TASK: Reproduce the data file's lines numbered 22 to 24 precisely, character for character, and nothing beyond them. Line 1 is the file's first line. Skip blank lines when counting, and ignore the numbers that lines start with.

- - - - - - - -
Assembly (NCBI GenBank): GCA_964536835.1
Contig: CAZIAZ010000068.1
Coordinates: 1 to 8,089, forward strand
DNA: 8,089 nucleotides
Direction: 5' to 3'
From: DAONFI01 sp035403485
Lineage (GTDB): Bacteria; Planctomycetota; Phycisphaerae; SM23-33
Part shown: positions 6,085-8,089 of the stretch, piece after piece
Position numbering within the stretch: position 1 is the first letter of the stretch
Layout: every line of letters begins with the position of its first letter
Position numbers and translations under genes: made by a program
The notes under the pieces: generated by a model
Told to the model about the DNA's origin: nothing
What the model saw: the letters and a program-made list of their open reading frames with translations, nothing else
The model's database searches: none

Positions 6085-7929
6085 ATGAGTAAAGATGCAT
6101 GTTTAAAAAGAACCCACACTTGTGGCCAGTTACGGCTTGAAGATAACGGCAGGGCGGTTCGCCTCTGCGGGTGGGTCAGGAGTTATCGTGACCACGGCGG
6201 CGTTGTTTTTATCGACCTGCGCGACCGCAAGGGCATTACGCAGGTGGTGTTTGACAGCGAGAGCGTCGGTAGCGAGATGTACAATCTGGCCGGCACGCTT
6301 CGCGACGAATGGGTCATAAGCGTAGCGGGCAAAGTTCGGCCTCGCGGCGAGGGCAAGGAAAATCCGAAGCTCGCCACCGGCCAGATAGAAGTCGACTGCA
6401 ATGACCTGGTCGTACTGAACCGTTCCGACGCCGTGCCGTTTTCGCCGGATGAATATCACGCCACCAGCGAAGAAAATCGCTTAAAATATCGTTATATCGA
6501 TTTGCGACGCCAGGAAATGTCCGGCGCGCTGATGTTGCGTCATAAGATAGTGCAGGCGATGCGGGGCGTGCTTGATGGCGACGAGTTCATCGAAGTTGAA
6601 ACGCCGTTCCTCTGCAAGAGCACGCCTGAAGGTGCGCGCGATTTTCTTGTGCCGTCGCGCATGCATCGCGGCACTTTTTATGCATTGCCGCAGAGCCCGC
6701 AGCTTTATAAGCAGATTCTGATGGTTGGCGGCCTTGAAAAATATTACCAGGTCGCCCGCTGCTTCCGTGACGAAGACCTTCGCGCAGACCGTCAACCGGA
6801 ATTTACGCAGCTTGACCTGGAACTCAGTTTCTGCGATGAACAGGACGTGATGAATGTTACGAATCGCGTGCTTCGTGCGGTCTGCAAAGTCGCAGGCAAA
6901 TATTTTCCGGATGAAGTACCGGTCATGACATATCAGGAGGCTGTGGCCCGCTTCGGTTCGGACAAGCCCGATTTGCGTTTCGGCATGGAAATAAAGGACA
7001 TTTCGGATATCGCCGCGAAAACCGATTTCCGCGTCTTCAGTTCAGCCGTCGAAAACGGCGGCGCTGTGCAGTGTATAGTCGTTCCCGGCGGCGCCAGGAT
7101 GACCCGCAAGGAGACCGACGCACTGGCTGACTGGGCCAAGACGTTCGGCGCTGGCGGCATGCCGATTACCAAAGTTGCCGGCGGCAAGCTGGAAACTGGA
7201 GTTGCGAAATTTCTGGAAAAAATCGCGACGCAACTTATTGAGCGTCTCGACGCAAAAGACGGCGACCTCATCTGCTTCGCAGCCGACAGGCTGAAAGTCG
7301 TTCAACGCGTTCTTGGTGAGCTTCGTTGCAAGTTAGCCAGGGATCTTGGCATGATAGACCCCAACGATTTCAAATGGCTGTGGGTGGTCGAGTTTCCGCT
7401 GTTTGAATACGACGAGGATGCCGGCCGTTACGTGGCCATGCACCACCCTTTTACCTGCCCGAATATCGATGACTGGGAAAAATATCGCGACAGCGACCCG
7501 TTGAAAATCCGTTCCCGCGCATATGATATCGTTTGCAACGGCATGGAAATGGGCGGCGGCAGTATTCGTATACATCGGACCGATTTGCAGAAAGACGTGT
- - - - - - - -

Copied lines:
6501 TTTGCGACGCCAGGAAATGTCCGGCGCGCTGATGTTGCGTCATAAGATAGTGCAGGCGATGCGGGGCGTGCTTGATGGCGACGAGTTCATCGAAGTTGAA
6601 ACGCCGTTCCTCTGCAAGAGCACGCCTGAAGGTGCGCGCGATTTTCTTGTGCCGTCGCGCATGCATCGCGGCACTTTTTATGCATTGCCGCAGAGCCCGC
6701 AGCTTTATAAGCAGATTCTGATGGTTGGCGGCCTTGAAAAATATTACCAGGTCGCCCGCTGCTTCCGTGACGAAGACCTTCGCGCAGACCGTCAACCGGA